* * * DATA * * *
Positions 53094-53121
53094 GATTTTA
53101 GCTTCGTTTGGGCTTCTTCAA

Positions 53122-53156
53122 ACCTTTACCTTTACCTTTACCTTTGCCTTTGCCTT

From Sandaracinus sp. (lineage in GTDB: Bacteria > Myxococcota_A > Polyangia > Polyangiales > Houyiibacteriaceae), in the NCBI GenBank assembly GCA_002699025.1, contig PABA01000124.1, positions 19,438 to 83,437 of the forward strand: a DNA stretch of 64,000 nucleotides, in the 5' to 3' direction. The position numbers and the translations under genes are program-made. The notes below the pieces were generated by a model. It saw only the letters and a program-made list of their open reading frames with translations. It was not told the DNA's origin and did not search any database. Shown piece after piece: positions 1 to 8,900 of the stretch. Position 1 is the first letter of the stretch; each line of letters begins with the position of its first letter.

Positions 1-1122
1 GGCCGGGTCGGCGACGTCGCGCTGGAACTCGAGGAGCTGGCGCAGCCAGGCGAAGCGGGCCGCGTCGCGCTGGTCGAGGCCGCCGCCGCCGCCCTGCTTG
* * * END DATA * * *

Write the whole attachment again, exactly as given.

Positions 53094-53121
53094 GATTTTA
53101 GCTTCGTTTGGGCTTCTTCAA

Positions 53122-53156
53122 ACCTTTACCTTTACCTTTACCTTTGCCTTTGCCTT

From Sandaracinus sp. (lineage in GTDB: Bacteria > Myxococcota_A > Polyangia > Polyangiales > Houyiibacteriaceae), in the NCBI GenBank assembly GCA_002699025.1, contig PABA01000124.1, positions 19,438 to 83,437 of the forward strand: a DNA stretch of 64,000 nucleotides, in the 5' to 3' direction. The position numbers and the translations under genes are program-made. The notes below the pieces were generated by a model. It saw only the letters and a program-made list of their open reading frames with translations. It was not told the DNA's origin and did not search any database. Shown piece after piece: positions 1 to 8,900 of the stretch. Position 1 is the first letter of the stretch; each line of letters begins with the position of its first letter.

Positions 1-1122
1 GGCCGGGTCGGCGACGTCGCGCTGGAACTCGAGGAGCTGGCGCAGCCAGGCGAAGCGGGCCGCGTCGCGCTGGTCGAGGCCGCCGCCGCCGCCCTGCTTG